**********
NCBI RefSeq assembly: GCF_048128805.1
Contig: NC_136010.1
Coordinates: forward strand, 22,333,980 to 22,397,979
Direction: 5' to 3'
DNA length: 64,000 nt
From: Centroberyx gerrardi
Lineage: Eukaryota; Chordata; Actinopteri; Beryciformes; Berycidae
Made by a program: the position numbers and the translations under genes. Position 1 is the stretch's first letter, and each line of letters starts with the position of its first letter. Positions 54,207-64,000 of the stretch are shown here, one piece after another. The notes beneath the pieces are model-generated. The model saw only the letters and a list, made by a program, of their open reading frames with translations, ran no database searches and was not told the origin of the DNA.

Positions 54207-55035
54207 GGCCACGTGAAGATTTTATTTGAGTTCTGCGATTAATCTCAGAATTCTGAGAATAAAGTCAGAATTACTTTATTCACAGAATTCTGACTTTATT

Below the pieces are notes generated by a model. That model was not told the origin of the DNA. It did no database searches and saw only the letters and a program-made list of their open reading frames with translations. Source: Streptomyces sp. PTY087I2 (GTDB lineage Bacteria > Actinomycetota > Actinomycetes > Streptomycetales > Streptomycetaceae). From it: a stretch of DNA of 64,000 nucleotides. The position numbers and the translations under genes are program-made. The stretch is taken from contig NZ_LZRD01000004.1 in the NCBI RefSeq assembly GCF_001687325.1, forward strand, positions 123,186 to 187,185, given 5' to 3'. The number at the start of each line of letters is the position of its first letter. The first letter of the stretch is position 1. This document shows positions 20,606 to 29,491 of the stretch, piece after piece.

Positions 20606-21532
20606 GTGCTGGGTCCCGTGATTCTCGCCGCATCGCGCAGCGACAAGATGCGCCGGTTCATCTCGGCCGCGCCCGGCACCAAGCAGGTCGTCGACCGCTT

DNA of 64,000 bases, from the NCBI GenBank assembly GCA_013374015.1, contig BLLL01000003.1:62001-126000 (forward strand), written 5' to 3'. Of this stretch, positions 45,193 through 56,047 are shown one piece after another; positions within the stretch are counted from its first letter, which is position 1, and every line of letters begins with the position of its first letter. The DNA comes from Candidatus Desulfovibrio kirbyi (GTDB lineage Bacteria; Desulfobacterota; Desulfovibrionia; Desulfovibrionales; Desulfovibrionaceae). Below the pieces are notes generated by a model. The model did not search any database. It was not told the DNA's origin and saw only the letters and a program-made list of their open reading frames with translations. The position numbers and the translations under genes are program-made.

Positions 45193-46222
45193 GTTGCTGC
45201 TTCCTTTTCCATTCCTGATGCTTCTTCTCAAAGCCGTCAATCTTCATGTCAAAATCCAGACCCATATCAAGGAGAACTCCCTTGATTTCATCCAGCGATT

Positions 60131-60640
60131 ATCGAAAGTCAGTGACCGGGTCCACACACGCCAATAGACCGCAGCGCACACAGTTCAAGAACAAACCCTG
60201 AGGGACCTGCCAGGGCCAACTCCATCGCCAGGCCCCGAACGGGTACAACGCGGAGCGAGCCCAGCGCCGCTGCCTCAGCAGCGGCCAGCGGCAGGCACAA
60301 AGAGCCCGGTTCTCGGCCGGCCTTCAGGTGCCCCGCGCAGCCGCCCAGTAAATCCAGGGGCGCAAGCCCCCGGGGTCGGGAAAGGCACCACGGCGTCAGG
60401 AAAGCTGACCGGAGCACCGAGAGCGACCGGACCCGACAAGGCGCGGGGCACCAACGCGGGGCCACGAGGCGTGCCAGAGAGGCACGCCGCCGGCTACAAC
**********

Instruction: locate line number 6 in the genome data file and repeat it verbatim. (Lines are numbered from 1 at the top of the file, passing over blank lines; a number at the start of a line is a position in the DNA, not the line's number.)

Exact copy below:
From: Centroberyx gerrardi